My first child, Dylan Scott, was a difficult 12.5-hour delivery. So, with my second child, I assumed that birthing her would be much of the same. How wrong was I!
I worked from 8 a.m. to 5 p.m. that day, but before leaving work I told my co-worker who had recently delivered her fourth child in an ambulance, that I thought I was having contractions and that they had been going on all day. However, the contractions were not very close together, nor were they very strong.
My friend tried to convince me to allow her to drive me to the hospital at that exact moment. But I refused. I wanted to go home and shower before I went into the hospital for another 12-hour delivery.
By 6:45 p.m. I reached labor and delivery and they examined me. The nurse said that I was dilated to 3 1/2 centimeters and that I had the option of being taken into the hospital at that point or I could walk around and be checked again in two hours. I chose to walk around.
So my mother, my mother-in-law and I went to pick my husband up from work. We arrived back at the hospital around 7:45 p.m., and my mothers wanted me to walk the stairs to get my labor moving.
At this point my discomfort level had greatly increased; however, it was not unbearable. And I felt as though I needed to use the restroom; however, all I could do was tinkle a little.
I decided at that point that it was time to return to labor and delivery. Upon arrival at 8 p.m., the nurse said that I was dilated to 7 centimeters. The nurse was walking out of the room, and said that she would be back with the instruments she need to insert the standard IV.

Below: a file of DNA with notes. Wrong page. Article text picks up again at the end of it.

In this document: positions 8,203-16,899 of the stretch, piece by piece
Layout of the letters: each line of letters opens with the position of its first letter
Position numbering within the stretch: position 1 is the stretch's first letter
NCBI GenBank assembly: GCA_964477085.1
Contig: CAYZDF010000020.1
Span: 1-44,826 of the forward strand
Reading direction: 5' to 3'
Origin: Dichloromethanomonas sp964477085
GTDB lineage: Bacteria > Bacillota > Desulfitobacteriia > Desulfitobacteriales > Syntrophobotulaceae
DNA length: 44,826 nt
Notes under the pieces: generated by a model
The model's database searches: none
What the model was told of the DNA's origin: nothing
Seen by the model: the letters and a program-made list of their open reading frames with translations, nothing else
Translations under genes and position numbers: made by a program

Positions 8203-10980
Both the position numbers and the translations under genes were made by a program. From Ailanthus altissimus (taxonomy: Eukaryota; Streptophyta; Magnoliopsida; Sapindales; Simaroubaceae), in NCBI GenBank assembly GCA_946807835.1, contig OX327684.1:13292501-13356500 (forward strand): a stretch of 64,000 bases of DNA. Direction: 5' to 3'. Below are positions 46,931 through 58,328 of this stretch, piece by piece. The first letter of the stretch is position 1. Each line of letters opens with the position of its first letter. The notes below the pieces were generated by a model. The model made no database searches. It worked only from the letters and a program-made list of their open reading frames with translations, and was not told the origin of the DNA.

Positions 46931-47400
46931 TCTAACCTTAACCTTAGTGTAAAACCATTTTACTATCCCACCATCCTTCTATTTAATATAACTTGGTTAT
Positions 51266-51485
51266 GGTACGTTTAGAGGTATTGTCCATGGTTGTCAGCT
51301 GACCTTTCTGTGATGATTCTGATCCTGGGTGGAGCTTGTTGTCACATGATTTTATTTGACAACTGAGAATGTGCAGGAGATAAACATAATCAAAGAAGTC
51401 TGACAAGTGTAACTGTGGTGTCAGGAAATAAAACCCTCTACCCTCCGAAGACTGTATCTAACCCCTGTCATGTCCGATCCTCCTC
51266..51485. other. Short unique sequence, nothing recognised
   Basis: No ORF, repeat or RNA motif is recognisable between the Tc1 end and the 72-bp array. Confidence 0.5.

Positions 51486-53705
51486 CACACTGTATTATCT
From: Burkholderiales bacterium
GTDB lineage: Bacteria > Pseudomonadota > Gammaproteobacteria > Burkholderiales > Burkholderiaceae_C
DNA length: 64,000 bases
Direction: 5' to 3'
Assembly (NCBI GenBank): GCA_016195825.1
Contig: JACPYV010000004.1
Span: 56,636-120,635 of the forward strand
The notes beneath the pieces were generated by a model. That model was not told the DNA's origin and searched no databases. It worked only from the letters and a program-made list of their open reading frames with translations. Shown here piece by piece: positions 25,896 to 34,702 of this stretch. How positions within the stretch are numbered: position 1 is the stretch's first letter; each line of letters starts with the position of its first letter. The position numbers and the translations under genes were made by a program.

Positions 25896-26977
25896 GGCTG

Meanwhile, I was standing next to the bed, and began having a very strong contraction. I called to the nurse attempting to leave the room, and she rushed over to push me back onto the bed. They immediately rushed me down the hall to the delivery room.
My husband had carted off to update the grandmothers and almost missed our daughter being born. My bed barely reached the delivery room when my daughter arrived into this world at 8:13 p.m.
All of the nurses were gasping, and I thought that something was wrong with Brianna Nicole. So I was hitting my husband in the arm, exclaiming, What is wrong with my baby? There was absolutely nothing wrong with Brianna.
The gasping was caused by the scene that the nurses/doctors had just observed. No one in the delivery room had ever seen it happen. Apparently, I had what is called a veiled birth, meaning that my water had never been broken and that my daughter was born in the sac (just like a kitten is born). Apparently, this is very rare, and they say that my daughter will be a very special child. And obviously she is very special to me!